Facebook, Twitter, text messages, emails… all of these different communication forums have greatly increased our ability to connect and communicate with others, but they’ve also done our kids a huge disservice. Instead of focusing on well-written sentences and utilizing strong vocabulary, they’ve downplayed the necessity of writing and writing well, encouraging shorthand and poor sentence structure to get a message across to others in as few characters as possible. It’s no surprise that this type of poor writing has translated into how kids approach writing at school, and it’s up to us, as parents, teachers and caregivers, to encourage children to write and write well. We can do so by:
1. Encouraging them to keep a journal. Starting at a very young age, encourage kids to keep a journal or diary that details their daily happenings. Getting into the habit of putting pen to paper every day can help foster a love of writing and translate into writing much more than just their journal entries. Write with them and show them how to turn ordinary occurrences into fantastic stories through word usage and descriptions.
2. Making a game out of creating short stories. Kids are notorious for coming up with wild, far-fetched ideas, and love to share them with anyone who is willing to listen. When you hear your child begin to ramble off another incredible tale, challenge them to make a short story out of it. Likewise, when something funny, interesting, or bizarre happens when the two of you are together, make a game where each of you writes a story about the event and then swap stories to see the differences in how each of you perceived it. This is a great way to interact with your kids and encourage them to really expand their writing skills.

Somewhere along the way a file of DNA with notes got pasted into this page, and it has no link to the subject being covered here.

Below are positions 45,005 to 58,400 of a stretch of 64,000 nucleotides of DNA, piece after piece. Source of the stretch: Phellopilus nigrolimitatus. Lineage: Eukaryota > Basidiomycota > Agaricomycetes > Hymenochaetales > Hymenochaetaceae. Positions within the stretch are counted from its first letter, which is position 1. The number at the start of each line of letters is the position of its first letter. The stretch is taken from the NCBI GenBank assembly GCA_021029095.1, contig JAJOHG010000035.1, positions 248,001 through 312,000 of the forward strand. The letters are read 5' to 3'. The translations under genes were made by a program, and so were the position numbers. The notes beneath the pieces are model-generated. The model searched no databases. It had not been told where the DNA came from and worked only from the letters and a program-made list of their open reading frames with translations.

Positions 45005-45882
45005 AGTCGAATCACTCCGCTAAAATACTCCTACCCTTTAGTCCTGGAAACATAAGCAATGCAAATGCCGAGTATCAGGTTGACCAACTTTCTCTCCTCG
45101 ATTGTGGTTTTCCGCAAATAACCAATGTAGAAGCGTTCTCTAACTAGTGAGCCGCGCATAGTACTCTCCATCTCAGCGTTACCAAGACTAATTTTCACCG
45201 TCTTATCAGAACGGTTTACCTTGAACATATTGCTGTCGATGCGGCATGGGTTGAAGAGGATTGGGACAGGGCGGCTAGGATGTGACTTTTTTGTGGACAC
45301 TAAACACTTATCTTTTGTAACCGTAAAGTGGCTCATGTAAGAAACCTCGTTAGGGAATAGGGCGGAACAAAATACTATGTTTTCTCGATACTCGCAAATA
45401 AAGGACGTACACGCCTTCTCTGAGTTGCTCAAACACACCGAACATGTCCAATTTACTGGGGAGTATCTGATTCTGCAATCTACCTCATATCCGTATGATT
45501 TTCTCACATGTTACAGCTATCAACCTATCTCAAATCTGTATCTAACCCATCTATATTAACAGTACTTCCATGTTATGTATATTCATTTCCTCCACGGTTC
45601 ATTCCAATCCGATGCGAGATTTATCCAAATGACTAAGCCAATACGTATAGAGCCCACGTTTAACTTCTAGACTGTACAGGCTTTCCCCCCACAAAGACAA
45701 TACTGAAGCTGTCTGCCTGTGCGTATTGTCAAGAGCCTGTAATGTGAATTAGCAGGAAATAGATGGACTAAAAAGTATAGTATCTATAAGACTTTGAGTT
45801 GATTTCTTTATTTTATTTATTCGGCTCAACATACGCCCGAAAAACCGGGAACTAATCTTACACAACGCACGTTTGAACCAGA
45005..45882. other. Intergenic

3. Creating a scrapbook together. Scrapbooking is a great way to meld both writing and photography together, as well as spend some quality time with your kids. As you place the photos onto the scrapbook pages, come up with a few paragraphs together to describe the memories from each photo and add some text to the pages.
4. Having word swap competitions. When your kids use basic words to describe people, places, and things, challenge them to come up with better descriptors in place of the more common word they originally used. e HHeagaergafgdfagadHelp them brainstorm words that describe what they’re talking about but are “better” than the typical words used. This will help them expand their vocabulary and learn to branch out with their word choices. Once they begin to use these types of words more regularly they’ll naturally start to implement them into their writing as well.
5. Reading to them on a daily basis. One of the best ways that you can encourage writing well is to read to your kids on a daily basis and help them develop an appreciation of the written word. Read everything from fantasy to mystery to nonfiction, exposing them to a wide variety of writing skills and approaches. Ask them what kind of writing appeals to them the most and encourage them to emulate their favorite writers’ styles in their own writing.
About the Author:
This guest post is contributed by Debra Johnson, blogger and editor of Liveinnanny.com. She welcomes your comments at her email Id: -jdebra84 @ gmail.com.